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Airline Maintenance Secrets Revealed

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by Javier Pedreira


That 
air travel is the safest form of transportation going is not mere happenstance but rather due to rigourous maintenance of equipment and exhaustive training of personnel.

Although in 2010 Iberia added a major maintenance hangar at Barcelona airport, since the 1970s the primary maintenance facilities have been headquartered adjacent to Barajas Airport in a suburban Madrid industrial zone called La Muñoza. This 220,000-square metre (54-acre) is where aircraft engines con

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On February 20, as crews were still struggling to raise the fuselage AirAsia flight QZ8501, Indonesia's top transportation official said the aircraft climbed at an extreme rate just before it crashed. The accident investigators have had time to study the flight recorder; we can assume they now know what went wrong on the doomed Airbus A320.

After being initially candid, why have Indonesian officials now decided that the preliminary report, due by the end of the January, will not be made publi

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by Javier Pereira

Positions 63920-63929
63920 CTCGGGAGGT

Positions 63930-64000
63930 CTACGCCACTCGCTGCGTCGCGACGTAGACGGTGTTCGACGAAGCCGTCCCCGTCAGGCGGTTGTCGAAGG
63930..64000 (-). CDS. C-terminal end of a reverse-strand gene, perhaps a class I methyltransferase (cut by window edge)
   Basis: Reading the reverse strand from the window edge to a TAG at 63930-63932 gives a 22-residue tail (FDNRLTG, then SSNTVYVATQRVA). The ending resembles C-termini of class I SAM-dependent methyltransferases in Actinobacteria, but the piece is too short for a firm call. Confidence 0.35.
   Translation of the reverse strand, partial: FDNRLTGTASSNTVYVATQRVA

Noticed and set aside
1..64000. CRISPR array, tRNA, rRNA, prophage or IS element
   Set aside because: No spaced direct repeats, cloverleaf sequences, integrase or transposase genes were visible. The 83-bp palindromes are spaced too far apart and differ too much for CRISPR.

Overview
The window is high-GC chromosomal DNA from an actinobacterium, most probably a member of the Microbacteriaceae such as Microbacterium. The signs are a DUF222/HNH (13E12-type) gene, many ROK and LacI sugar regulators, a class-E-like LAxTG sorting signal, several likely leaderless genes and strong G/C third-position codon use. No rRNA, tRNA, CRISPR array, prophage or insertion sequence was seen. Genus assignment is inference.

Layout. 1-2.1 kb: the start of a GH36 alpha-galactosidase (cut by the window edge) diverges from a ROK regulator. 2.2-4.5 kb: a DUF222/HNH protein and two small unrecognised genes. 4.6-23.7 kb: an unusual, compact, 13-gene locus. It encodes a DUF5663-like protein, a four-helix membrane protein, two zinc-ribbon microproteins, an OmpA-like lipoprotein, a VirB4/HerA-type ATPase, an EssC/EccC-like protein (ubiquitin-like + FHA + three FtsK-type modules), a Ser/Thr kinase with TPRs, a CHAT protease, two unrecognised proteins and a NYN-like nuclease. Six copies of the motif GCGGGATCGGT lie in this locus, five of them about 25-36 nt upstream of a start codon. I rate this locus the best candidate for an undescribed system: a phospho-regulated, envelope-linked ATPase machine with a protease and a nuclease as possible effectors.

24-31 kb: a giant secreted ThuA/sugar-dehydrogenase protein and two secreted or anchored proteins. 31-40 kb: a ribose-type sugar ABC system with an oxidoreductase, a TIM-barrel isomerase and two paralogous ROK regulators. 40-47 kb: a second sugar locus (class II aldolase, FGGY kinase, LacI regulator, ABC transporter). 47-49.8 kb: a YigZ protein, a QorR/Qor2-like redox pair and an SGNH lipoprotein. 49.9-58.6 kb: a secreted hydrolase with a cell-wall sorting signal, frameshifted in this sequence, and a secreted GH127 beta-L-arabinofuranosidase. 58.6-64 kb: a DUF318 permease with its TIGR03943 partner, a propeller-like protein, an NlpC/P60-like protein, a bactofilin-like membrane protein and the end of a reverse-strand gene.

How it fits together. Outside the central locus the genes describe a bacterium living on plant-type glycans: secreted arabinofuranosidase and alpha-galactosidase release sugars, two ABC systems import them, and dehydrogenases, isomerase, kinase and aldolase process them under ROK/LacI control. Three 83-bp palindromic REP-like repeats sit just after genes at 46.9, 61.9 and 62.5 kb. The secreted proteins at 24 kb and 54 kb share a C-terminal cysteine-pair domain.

One of the first things we learn in school about geometry (more specifically, plane geometry) is that the shortest distance between two points is a straight line. Obvious, right? And yet…

The fact is, this obvious truism is only true in two dimensions, as on a flat map, which is how we usually think of the world. But when it comes to spherical geometry – and, unless you’re a Flat Earther, our planet is more or less a sphere – that’s simply not the case.

If you’ve ever tried to fla

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Airline Maintenance Secrets Revealed

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by Javier Pedreira

That
air travel is the safest form of transportation going is not mere happenstance but rather due to rigourous maintenance of equipment and exhaustive training of personnel.

Although in 2010 Iberia added a major maintenance hangar at Barcelona airport, since the 1970s the primary maintenance facilities have been headquartered adjacent to Barajas Airport in a suburban Madrid industrial zone called La Muñoza. This 220,000-square metre (54-acre) is where aircraft engines constantl

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What Planespotting Is All About

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by Jorge Guardia/VaDeAviones

Spectacular aircraft photos abound all over the Web these days–shots taken on runways, in hangars, taking off/landing, at cruising altitude. And many of us who glance at them, sometimes think, “how cool,” and move on.

And then… there are the planespotters, along with their closely related–and sometimes overlapping–cousins, aviation geeks (aka “avgeeks”). These gloriously obsessed souls are a dedicated breed in love with aviation and airlines, follow industry news an